In 2005-2006 the pan-Bohai Rim recorded 14.3% growth in disposable income, which was higher than the 13.6% in the Yangtze River Delta and the 7.6% rise in the Pearl River Delta, suggesting strong growth momentum. This is expected to result in property prices rising faster in this region than in other areas in China.
While still at the early stages, several Hong Kong tycoons and property companies seem to believe in the potential of this ônewö region as they have agreed to come into Sino-OceanÆs IPO as cornerstone investors with a one-year lockup. Among the 10 investors who bought a combined $240 million worth of shares on this basis are Henderson Land DevelopmentÆs chairman Lee Shau Kee, property firm HKR International, the Kwok family, which controls Sun Hung Kai Properties and a privately held property investment company called Caricom that wasnÆt further identified.
The other cornerstones were China Life Insurance, the Government Investment Corporation of Singapore, hedge fund Och-Ziff, a unit of Bank of Communications, Fidelity Insurance and transport and Mainland-based transport and logistics firm Sinotrans.
According to various banking sources, Sino-Ocean is by no means the only listing candidate that it attracting the attention of investors. Soho China, which focuses primarily on commercial developments in Beijing and is seeking to raise up to $1.65 billion, and smaller-scale Guangdong-based residential developer China Aoyuan Property Group, which is targeting $467 million at the top end, are both well oversubscribed.
Both companies are due to close and price their respective offerings later this week. Soho ChinaÆs IPO is arranged by Goldman Sachs, HSBC and UBS, while Aoyuan is brought to market by Credit Suisse and Morgan Stanley.
Looking outside the property sector, China Dongxiang, which owns the fashionable sportswear brand Kappa in China, and Bosideng International, which is ChinaÆs leading designer of down apparel, are both said to be covered only two days into their institutional roadshows. Dongxiang is looking to raise up to $702 million through Deutsche Bank and Merrill Lynch, while Bosideng is hoping for a slightly larger $836 million. Goldman Sachs and Morgan Stanley are the joint bookrunners for that deal.
Hidili, the coal producer that started trading on Friday, also attracted overwhelming demand with its retail tranche alone tying up approximately HK$275 billion ($35 billion) worth of cash. This made it slide in just ahead of Mainland conglomerate Fosun International as the sixth most popular Hong Kong IPO among retail investors. The UBS-led offering raised $525 million after the price was fixed at the top of the range at HK$6.83. It closed on Friday at HK$12.12.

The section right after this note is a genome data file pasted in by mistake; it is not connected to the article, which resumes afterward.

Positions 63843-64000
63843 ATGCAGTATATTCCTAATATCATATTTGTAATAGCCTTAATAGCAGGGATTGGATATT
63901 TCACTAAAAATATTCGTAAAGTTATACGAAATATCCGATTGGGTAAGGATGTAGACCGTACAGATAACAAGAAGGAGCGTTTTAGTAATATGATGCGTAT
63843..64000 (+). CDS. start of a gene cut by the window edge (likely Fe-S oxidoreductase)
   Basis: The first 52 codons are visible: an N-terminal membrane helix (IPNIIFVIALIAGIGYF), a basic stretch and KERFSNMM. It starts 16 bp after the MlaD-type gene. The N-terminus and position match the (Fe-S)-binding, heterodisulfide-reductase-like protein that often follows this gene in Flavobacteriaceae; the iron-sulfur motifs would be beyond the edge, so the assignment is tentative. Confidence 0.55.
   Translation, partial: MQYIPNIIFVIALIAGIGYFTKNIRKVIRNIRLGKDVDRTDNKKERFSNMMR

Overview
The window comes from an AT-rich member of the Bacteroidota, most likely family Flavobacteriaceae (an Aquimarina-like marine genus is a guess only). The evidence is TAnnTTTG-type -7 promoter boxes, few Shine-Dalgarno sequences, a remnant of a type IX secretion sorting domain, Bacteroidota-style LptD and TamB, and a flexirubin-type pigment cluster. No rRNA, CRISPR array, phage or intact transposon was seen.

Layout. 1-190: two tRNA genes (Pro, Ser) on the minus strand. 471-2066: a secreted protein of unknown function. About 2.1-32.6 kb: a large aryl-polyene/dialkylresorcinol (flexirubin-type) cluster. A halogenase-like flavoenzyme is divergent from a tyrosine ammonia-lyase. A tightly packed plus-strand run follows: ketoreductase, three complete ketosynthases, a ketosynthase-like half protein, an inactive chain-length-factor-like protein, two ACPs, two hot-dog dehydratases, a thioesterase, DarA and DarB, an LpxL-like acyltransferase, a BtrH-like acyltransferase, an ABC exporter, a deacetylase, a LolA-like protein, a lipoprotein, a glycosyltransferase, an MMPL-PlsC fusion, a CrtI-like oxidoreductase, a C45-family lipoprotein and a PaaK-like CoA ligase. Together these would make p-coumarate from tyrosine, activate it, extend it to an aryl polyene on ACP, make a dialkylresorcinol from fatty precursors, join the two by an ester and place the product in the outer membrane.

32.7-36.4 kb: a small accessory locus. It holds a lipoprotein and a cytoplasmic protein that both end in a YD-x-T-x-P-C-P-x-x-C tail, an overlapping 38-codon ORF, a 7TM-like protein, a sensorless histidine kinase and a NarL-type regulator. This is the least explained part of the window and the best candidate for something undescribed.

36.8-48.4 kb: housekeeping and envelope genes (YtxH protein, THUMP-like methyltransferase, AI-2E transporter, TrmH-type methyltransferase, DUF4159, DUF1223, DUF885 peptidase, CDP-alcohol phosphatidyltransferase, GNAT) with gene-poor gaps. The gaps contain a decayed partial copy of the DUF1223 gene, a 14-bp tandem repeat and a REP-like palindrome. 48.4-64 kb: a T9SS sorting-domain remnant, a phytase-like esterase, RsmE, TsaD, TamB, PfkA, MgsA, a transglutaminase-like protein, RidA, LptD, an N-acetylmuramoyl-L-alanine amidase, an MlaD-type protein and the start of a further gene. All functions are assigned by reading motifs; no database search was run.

ôWith the current bullish market, we will continue to see more IPOs being absolute blow-outs as investors want to take advantage of the IPO discount,ö one observer projects. ôIt is getting harder and harder to find good value stocks in the secondary market so the new listings offer a good alternative,ö he adds.
The Hang Seng Index added another 5% last week and finished at a new closing high of 25,843 points on Friday. It is now trading more than 10% above where it was before the August decline and has rallied 33% from the trough of that correction, which was reached on August 17.
The 50bp rate cut by the US Federal Reserve last week sparked hopes that the US will be able to ride out the subprime loan crisis without slipping into a recession û or at least that it wonÆt drag the rest of the world economy down with it û and led to another wave of money flowing into Asian equity markets. However, for Hong Kong it was perhaps even more important that the cityÆs main lenders responded by cutting their lending rates by 25 basis points as well.
At the same time, the expectations of a narrowing valuation gap between Hong Kong-listed H-shares and their A-share counterparts in Shanghai or Shenzhen continue to support the Chinese stocks here. These expectations are based on a belief that Chinese nationals will soon be able to invest in Hong Kong stocks, bringing significant amounts of fresh funds to the local market.
Sino-Ocean is due to start trading on September 29.